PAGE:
Additionally, two finalists were awarded $4 million each in supplemental funding from the Challenge in recognition of their track records of building women’s economic and political power, and their potential to leverage their experience to positively impact the lives and influence of more women across the country: FreeFrom’s A Call to Action: Holding Society Accountable for Intimate Partner Violence, which will continue fostering an ecosystem of long-term services and public policies to support survivors of intimate partner violence and IGNITE’s Training Next Gen Women to Flex Their Political Power, which will dramatically scale its impact-driven programs to train young women to flex their political power as voters, activists, policymakers, commissioners, and candidates.

The projects varied in their approach and closely aligned with Challenge goals ─ advocating for caregiving infrastructure; increasing pathways for the next generation of women to advance in key sectors like technology; and advancing economic empowerment for Indigenous womxn. Collectively, they will implement their bold ideas, so that more women, particularly caregivers, young women, Indigenous women, and women of color, are in positions to make decisions, control resources, and shape policies and perspectives in their homes, workplaces, and communities.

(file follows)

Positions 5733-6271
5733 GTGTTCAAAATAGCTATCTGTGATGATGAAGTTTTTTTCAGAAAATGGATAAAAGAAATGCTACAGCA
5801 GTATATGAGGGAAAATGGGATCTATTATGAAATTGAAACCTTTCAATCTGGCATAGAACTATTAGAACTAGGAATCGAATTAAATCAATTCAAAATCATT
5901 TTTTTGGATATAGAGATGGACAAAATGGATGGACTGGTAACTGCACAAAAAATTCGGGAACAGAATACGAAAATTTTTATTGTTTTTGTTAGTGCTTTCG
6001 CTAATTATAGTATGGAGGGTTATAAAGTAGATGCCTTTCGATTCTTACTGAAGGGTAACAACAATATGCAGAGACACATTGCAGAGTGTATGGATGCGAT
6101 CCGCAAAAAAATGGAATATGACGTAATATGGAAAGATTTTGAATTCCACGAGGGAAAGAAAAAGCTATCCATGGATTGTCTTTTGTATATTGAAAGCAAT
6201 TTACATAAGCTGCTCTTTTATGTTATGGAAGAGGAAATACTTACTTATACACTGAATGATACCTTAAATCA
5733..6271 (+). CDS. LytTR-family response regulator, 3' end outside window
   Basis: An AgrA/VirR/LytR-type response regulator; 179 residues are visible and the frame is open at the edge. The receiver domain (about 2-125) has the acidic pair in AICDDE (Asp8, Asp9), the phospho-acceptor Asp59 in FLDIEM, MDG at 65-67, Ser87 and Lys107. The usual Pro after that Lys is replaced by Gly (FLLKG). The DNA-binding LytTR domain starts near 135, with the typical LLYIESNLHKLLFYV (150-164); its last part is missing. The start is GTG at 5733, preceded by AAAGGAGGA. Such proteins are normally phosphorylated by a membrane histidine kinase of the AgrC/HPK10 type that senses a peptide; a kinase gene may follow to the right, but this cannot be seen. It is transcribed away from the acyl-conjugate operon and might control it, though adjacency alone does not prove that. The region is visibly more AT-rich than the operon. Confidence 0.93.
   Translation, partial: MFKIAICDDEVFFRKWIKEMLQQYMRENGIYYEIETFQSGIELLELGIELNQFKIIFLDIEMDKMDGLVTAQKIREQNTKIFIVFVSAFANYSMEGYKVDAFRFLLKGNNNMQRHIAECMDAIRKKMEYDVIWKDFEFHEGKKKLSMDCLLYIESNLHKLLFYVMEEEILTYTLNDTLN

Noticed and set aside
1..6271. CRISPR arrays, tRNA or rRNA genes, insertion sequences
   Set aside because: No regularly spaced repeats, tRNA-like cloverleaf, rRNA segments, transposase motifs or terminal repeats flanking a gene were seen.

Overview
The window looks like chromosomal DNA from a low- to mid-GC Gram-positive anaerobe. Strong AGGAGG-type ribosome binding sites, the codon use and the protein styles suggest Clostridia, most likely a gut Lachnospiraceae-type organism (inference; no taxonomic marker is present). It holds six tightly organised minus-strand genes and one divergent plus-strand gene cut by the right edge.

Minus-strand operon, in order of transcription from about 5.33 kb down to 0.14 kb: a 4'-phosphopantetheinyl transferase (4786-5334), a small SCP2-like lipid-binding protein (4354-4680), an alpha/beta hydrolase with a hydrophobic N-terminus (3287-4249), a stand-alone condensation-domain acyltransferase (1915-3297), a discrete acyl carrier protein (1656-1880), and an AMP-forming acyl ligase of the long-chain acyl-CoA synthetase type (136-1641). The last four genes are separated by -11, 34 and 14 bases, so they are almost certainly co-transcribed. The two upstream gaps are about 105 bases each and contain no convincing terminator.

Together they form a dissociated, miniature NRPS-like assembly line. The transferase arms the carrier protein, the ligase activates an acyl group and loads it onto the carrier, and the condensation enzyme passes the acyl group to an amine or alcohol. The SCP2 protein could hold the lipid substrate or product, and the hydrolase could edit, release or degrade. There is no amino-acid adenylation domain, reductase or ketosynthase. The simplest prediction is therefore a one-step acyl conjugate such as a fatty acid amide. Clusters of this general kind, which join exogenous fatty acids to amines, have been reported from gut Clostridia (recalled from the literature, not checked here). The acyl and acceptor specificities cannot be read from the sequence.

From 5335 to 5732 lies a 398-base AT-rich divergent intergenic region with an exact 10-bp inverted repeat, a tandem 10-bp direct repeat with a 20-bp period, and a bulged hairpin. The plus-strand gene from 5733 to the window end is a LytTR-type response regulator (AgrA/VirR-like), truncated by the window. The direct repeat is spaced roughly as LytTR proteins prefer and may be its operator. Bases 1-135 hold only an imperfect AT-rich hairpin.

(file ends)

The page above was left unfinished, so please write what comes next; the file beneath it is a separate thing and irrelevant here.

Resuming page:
The Finalists

The Challenge received over 550 proposals ─ more than seven times the number anticipated by Lever for Change at the outset ─ from nearly every state in the country, an indicator of the excitement generated by this Challenge.

Proposals were evaluated during a three-month process that included peer reviews, as well as a review by an expert panel of 130 leaders from sectors including philanthropy, media, entrepreneurship, finance, and academia. The evaluations were based on four criteria: whether the proposals were transformative, innovative, equitable, and feasible. All submissions had to be equitable, meaning the solution had to benefit different types of women equitably – particularly Black women and women of color, women in poverty, LGBTQ+ women, and other marginalized and/or vulnerable women.

In March 2021, the ten top proposals were named finalists and, for three months preceding the final evaluation, they each received $100,000 in planning grants and worked closely with a dynamic group of technical experts to strengthen, revise, and re-submit their proposed solutions.